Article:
Quote for the Day: March 19th, 2022

Catch 22: A Novel by Joseph Heller

Anything worth dying for is certainly worth living for.

Joseph Heller, Catch 22: A Novel

Thanks as always for being a faithful reader of The Voracious Bibliophile. If you like what you see, please like, comment, follow, and subscribe to my email list to get notified of new posts as soon as they drop. You can also email me at fred.slusher@thevoraciousbibliophile.com or catch me on Twitter, Instagram, TikTok, and Pinterest @voraciousbiblog. Keep reading the world, one page (or pixel) at a time.

Quote for the Day: January 26th, 2022

When Breath Becomes Air by Paul Kalanithi and Abraham Verghese (Foreword)

Human knowledge is never contained in one person. It grows from the relationships we create between each other and the world, and still, it is never complete.

Paul Kalanithi, When Breath Becomes Air

Thanks as always for being a faithful reader of The Voracious Bibliophile. If you like what you see, please like, comment, follow, and subscribe to my email list to get notified of new posts as soon as they drop. You can also email me at fred.slusher@thevoraciousbibliophile.com or catch me on Twitter, Instagram, TikTok, and Pinterest @voraciousbiblog. Keep reading the world, one page (or pixel) at a time.

Poem for the Day: November 10th, 2021

The Wild Iris by Louise Glück

End of Winter by Louise Glück

Over the still world, a bird calls
waking solitary among black boughs.

You wanted to be born; I let you be born.
When has my grief ever gotten
in the way of your pleasure?

Plunging ahead
into the dark and light at the same time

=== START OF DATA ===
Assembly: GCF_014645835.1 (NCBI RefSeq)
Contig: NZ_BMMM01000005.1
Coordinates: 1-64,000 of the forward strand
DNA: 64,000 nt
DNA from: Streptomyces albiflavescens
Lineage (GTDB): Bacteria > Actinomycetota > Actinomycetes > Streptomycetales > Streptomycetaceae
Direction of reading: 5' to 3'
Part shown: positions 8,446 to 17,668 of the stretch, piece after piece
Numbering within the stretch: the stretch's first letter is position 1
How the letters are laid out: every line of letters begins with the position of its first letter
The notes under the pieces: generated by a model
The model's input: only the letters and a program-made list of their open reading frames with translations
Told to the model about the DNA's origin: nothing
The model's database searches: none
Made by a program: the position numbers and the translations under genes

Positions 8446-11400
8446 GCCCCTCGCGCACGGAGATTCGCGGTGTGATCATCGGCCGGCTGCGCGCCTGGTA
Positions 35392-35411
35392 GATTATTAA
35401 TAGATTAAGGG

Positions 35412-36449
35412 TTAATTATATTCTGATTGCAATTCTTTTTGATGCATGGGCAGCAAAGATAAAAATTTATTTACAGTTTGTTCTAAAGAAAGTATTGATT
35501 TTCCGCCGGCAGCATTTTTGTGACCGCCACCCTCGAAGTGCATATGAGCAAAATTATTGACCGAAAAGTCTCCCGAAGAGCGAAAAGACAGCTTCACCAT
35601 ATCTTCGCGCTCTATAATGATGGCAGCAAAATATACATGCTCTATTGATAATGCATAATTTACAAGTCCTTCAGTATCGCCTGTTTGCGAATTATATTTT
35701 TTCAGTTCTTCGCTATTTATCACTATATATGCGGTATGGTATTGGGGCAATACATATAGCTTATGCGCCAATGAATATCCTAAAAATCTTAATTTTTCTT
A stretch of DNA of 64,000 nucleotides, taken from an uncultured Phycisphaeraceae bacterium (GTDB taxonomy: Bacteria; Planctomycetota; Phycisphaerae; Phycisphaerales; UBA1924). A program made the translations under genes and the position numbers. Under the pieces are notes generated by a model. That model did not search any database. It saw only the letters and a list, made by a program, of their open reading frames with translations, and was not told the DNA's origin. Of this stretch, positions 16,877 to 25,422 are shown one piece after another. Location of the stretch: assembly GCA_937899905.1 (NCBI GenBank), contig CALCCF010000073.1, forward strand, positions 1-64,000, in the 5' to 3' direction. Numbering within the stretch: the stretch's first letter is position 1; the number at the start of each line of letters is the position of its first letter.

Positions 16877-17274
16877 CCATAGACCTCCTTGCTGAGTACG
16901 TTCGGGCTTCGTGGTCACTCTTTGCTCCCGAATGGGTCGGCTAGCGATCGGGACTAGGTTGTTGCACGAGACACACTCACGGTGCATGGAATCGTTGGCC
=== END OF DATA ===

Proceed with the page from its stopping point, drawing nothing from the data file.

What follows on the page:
eager for sensation

as though you were some new thing, wanting
to express yourselves

all brilliance, all vivacity

never thinking
this would cost you anything,
never imagining the sound of my voice
as anything but part of you—

you won't hear it in the other world,
not clearly again,
not in birdcall or human cry,

not the clear sound, only
persistent echoing
in all sound that means good-bye, good-bye—

the one continuous line
that binds us to each other.

© 1992 Louise Glück. “End of Winter” is taken from The Wild Iris, for which she won the Pulitzer Prize for Poetry in 1993. Louise Glück is one of the most celebrated American poets of her generation. She was awarded the Nobel Prize in Literature in 2020 “for her unmistakable poetic voice that with austere beauty makes individual existence universal.”

Thanks as always for being a faithful reader of The Voracious Bibliophile. If you like what you see, please like, comment, follow, and subscribe to my email list to get notified of new posts as soon as they drop. You can also email me at fred.slusher@thevoraciousbibliophile.com or catch me on Twitter, Instagram, TikTok, and Pinterest @voraciousbiblog. Keep reading the world, one page (or pixel) at a time.